not an issue, at least with the hondas that came though my dad's shop. The insight my family used to own got the same gas mileage regardless of what the temp was. Its was just the slowest thing ever, only thing slower is auto CRV or 3cylinder metro.

Cant wait for honda to bring over the diesel, I am need of a new car my 14 year old integra is rusting out fast. A diesel 5 speed Element fits what I need so much, I just hope we see it over here.
post #78 of 155
Quote:
Originally Posted by BushwackerinPA View Post
Its was just the slowest thing ever, only thing slower is auto CRV or 3cylinder metro.
Peugot 504 diesel. Cruise control was a broken ski pole wedged between the gas pedal and the seat.
post #79 of 155
MY 2007 Saab Sport combi /heated seats/ 210 hp turbo averaged 30.5 mpg in ski season . All gear fits inside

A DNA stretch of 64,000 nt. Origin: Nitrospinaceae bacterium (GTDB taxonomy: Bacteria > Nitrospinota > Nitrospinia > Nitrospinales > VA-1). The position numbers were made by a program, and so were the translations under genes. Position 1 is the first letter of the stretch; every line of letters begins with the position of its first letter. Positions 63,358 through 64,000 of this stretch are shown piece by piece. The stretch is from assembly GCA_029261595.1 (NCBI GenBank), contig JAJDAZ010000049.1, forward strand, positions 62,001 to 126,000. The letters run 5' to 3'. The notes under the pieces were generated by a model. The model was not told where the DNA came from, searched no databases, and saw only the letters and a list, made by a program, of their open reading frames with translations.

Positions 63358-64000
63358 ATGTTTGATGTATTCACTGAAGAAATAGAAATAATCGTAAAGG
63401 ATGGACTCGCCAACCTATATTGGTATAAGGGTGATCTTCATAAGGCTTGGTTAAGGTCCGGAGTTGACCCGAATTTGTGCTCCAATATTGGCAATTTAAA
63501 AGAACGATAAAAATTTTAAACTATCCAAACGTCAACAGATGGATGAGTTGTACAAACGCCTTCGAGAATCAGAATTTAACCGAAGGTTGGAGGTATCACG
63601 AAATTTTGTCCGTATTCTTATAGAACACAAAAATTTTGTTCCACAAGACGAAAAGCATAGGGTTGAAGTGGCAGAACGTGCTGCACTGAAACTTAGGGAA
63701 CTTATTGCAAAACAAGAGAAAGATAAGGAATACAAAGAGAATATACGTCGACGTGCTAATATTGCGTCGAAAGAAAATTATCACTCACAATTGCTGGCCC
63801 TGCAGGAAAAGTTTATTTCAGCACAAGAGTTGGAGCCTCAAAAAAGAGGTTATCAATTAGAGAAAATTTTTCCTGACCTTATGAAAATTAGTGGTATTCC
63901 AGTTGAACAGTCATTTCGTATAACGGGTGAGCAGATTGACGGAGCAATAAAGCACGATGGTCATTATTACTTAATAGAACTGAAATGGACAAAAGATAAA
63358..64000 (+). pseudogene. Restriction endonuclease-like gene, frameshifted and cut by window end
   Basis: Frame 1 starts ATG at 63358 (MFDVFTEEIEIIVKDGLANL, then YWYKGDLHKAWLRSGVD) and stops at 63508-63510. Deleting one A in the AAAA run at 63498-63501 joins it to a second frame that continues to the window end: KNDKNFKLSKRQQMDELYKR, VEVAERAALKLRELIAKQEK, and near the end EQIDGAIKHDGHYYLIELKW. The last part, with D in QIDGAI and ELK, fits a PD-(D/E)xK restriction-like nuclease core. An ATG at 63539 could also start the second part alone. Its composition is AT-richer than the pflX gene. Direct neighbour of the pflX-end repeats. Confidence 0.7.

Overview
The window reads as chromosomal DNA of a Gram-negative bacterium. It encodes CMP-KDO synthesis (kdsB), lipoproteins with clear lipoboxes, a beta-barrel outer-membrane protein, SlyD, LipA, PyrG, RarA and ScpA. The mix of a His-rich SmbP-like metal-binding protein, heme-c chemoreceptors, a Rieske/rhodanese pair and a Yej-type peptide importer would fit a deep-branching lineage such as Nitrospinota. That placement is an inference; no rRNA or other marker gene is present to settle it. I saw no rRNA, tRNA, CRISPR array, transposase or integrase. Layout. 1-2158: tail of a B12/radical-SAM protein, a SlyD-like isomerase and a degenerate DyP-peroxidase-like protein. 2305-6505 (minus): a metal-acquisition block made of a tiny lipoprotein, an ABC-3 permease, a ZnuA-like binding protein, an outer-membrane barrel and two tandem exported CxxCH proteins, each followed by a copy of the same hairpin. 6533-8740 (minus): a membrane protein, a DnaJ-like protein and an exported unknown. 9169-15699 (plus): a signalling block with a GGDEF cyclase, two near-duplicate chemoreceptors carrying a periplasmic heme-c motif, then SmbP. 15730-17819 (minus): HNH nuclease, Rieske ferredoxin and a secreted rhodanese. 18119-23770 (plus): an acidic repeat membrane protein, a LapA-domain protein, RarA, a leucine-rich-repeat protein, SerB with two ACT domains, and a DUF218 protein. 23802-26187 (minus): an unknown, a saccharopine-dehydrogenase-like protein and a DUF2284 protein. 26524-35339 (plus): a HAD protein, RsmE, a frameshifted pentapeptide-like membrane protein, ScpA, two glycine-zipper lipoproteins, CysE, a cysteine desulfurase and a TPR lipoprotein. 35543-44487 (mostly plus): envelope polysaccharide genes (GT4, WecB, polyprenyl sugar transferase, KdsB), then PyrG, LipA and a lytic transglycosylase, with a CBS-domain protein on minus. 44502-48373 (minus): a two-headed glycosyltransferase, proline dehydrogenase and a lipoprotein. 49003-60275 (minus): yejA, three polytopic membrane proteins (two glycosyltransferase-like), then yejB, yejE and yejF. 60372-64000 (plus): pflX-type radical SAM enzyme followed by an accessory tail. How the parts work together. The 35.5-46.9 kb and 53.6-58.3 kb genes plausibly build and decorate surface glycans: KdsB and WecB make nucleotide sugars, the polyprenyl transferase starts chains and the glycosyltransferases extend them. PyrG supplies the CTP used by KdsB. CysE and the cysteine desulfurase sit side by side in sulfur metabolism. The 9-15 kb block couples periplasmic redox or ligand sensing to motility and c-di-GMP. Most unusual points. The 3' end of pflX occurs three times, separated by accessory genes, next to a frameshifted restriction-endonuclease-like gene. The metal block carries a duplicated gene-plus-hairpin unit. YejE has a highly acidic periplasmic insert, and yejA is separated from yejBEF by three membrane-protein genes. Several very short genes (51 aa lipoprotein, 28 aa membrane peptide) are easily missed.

Also have an old '92 saab 900 , 5 speed turbo/heated seats , 93,500 as my regular in town rat ,gets 30 -33mpg winter - summer
post #80 of 155
We have been using a Saab 9-3 Aero. turbo V6, six speed stick, ski pass through (putting a rack on for next season), plus snow/winter tires. It does about 25 MPG if you keep the turbo out of it, but sometimes its fun to put your foot down and rev it up to 5-5,500 RPM. Put some snow tires on any car, and it will be as good as any AWD car with All Seasons.
post #81 of 155
Quote:
Originally Posted by PhilT View Post
Can someone recommend a 4wd sedan. Not AWD, 4WD.

Must:
Get at least 25 MPG Highway
4 door
Decent power - not looking for a race car but I'd like to be able to do at least 75 up a pass.
I'm seeing a lot of these Suzuki SX4's pop up around here. It is listed as 4wd. I think its really AWD.

http://www.motortrend.com/features/a...sx4/index.html

http://www.motortrend.com/cars/2008/...2&TotalPages=3
post #82 of 155
What's the best small 4x4 vehicle?

A 2-wheel drive compact rental!!
post #83 of 155